We’re continuing our multi-day trek into the data Jim C Hines collected. You can read part one here Today, we’re going to look at crosstabulations using the entire sample. This is somewhat similar to the work Jim did… but not quite. Click to embiggen graphs and tables.
Executive Summary: Using percentages, we see that agented sales are increasing for first novel sales, especially in the last decade. Disregarding genre, about half the respondents per decade had sold no short stories at all before selling their first novel. Since the 80’s, the other half of authors have sold more short stories before selling thier first novel. Across time, there seems to be no relationship between how many short stories were sold and the method of selling the first novel. Years of writing has a significant, weak, positive relationship to both the number of short stories sold and the number of books written prior to the first novel sale.
When you look at the entire sample by decades (2000s includes the year 2010), an interesting trend appears. We see that in our sample, agented sales increased approximately ten percent by decade. This illustrates (and confirms) a common perception that direct-to-publisher sales are decreasing in frequency. While small press sales have grown for the entire sample, they are not replacing direct-to-publisher sales. It should be noted that the chi-square value was not significant (with alpha at the 0.05 level) for this crosstabulation. That means these variables noted are independent of each other (or they are not related to each other).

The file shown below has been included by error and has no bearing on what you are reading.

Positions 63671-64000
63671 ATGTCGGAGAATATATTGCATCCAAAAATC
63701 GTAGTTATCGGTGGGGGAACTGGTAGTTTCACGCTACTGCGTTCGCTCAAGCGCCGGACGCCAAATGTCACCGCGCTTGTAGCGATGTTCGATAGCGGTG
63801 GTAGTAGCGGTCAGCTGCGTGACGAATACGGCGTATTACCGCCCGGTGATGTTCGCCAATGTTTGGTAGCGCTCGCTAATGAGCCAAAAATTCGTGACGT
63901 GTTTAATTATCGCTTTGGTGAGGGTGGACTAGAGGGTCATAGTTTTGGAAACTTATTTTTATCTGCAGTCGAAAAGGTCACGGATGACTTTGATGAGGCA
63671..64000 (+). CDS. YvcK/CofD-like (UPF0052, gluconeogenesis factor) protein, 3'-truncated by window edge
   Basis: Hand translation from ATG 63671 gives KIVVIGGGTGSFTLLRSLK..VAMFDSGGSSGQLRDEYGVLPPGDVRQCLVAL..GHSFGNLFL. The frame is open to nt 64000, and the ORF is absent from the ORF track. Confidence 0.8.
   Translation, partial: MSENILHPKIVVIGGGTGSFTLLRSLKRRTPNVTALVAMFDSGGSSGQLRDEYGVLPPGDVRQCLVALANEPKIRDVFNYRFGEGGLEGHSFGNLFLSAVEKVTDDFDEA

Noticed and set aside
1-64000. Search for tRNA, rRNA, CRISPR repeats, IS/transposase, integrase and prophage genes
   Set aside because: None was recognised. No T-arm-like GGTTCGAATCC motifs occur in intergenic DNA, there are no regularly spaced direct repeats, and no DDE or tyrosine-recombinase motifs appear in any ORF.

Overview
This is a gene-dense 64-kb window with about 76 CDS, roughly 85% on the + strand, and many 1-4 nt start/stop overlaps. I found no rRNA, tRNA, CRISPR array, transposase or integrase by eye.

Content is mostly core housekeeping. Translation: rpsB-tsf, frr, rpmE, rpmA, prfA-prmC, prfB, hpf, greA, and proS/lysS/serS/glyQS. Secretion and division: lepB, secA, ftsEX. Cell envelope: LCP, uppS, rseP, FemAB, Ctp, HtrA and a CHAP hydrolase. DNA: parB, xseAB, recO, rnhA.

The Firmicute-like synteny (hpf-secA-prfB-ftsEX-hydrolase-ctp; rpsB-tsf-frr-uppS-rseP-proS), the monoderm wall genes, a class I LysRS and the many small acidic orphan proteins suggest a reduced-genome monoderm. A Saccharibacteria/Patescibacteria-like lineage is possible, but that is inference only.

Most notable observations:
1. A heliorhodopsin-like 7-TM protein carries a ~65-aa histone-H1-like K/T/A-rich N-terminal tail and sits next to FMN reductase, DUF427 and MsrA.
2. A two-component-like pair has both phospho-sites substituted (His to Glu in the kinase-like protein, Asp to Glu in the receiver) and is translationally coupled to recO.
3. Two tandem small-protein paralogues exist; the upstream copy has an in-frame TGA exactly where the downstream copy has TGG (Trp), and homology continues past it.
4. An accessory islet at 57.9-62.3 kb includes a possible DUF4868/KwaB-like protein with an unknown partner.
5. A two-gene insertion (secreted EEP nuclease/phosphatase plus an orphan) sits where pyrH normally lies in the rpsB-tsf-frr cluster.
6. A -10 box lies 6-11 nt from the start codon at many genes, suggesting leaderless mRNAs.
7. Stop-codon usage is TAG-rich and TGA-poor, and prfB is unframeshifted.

When examining the number of short story sales (before the sale of the first novel) by decade of sale of the first novel, we see that the percentages have not changed very much in the last two decades (1970s data is skewed by the few responses from authors who first published in that decade). The number of authors who sold a novel without selling any short stories has hovered around 50% since the 1980’s; the significant difference is how many authors had sold more than one short story. The collected data suggests that selling a short story has not a prerequisite for selling a novel since the 1980s.
It is impossible to show causation here; however, this researcher is inclined to wonder how many more short stories were written in the 1990s and 2000s by persons trying to work the conventional wisdom that one must write a short story to get a novel published. It should be noted that the chi-square value was not significant (with alpha at the 0.05 level) for this crosstabulation. That means these variables noted are independent of each other (or they are not related to each other).
Leaving the longitudinal data for a moment, we can look at the number of short stories sold by how the first novel was sold. There are no clear trends emerging from the data here, although I believe this is due to the differences between genres. Again, it should be noted that the chi-square value was not significant (with alpha at the 0.05 level) for this crosstabulation. That means these variables noted are independent of each other (or they are not related to each other).
At the suggestion of Ken Schneyer I used Spearman’s rho to evaluate correlations between years of writing before the first novel sale and short fiction sales before first novel (rho(246)= 0.23, p=0.001) and years of writing before first novel sale and number of books written before first novel (rho(246)= 0.19, p=0.002). So while there is a significant association between the two, it is rather weak. This can be seen on the scatterplot graphs (Note: these graphs exclude outliers, the calculations do not.)
Next time, we’ll start looking at results by genre.